For us, a valuable part of the exercise was involving the whole team. Our Weymouth facility has around 400 people, but we wanted everyone to know what we were doing, why we were doing it, etc., to ensure everyone understood the reasons and possible outcomes. Throughout the whole process, we kept our people updated on progress via town hall meetings, team meetings and newsletters.
From the very outset, we went into the process wanting to learn. We wanted to discover more about ourselves, identify areas of improvement and benefit from the insights and feedback of the industry experts involved. What we didn’t do was go in thinking we’re in it to win it.
Something that was really great was seeing the pride our people take in showcasing what they do. Of course, everything was conducted remotely via video calls, but that didn’t stop our people giving virtual facility tours and explaining the different areas – from talking about the paternosters we’ve installed to improve our material logistics, through to designers explaining the methods behind product management and how we engage with our customers.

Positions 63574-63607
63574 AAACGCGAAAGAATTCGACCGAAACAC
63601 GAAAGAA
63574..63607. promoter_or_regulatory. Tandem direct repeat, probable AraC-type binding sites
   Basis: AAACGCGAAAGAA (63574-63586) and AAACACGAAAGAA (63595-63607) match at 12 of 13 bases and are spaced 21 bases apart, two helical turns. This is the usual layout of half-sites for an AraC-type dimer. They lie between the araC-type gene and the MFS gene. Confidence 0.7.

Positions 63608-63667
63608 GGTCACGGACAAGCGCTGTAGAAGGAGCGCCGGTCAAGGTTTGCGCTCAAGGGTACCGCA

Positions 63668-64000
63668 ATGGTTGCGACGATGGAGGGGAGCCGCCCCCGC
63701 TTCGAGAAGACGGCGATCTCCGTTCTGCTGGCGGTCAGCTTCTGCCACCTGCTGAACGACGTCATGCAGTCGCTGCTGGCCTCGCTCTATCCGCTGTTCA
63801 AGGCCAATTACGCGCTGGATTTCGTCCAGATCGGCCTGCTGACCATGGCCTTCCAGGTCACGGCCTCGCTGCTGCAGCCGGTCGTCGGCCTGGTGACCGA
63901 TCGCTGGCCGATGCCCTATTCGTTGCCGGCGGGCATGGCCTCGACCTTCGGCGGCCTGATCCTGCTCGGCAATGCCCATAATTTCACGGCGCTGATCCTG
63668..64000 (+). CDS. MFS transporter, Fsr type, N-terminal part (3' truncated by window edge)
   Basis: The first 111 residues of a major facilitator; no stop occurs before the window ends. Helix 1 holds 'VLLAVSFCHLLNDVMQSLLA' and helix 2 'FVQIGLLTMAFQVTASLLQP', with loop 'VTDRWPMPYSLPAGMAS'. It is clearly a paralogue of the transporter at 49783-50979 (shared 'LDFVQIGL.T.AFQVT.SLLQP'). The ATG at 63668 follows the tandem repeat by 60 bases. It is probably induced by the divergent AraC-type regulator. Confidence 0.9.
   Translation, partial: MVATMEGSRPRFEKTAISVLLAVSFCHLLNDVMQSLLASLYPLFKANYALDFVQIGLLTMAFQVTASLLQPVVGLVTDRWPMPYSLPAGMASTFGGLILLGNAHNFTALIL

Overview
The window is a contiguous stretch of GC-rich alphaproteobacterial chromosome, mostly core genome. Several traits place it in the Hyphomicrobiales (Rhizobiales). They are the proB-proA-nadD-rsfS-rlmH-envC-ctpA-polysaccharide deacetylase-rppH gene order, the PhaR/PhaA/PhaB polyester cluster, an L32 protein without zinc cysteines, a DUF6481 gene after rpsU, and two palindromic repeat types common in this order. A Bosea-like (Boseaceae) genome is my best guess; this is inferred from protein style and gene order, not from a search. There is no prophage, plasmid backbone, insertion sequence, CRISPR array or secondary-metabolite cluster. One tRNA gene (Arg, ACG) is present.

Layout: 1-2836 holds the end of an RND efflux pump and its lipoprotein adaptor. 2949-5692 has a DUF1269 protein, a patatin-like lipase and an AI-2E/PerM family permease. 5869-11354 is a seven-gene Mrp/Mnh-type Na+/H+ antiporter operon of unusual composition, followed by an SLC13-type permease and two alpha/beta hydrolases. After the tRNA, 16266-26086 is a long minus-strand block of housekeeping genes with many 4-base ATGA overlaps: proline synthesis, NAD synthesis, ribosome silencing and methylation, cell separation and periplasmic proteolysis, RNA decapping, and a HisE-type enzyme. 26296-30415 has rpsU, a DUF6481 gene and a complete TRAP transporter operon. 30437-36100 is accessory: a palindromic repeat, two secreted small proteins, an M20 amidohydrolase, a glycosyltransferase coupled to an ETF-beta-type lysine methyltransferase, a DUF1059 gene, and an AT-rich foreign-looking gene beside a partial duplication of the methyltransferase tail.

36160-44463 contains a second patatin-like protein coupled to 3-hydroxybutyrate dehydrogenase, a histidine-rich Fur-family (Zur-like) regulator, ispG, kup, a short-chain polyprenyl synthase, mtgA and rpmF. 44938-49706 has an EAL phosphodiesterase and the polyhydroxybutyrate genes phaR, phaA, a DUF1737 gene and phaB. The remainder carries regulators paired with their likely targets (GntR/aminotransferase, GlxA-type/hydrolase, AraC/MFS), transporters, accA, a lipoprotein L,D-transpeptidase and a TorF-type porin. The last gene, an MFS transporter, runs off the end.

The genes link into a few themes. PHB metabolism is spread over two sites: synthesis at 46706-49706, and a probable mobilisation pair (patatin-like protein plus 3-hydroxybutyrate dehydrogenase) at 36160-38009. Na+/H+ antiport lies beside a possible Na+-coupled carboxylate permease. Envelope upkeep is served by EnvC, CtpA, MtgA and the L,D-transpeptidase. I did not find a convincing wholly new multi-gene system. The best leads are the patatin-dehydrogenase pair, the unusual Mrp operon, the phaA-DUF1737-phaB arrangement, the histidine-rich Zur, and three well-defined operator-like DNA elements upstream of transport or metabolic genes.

I’d also advise any aspiring TMMX entrants to appoint someone to manage the process, as we did. It doesn’t need to be full-time but having one person focused on collating the documents and ensuring you keep to timelines is very beneficial.
Nominations are now closed for this year’s TMMX Awards. Did you submit your entry ahead of the deadline?
We actually haven’t entered this year. That was a conscious decision driven from our desire to take stock of the suggested improvement areas we need to address. We are now actively following up on those suggestions.
Will we enter again in the future? I think there’s a good chance and we’d probably look at different categories (maybe people-related) as it’s another of our strengths.One of the biggest challenges facing manufacturers is the ongoing skills shortage. How is ASMPT addressing this? We’ve been working hard to combat this particular challenge for some time. First of all, we do a lot of work with local colleges and other academic institutions to raise awareness about our business. Getting the ASMPT name known by pupils and teachers alike in the local areas has been a particular focus.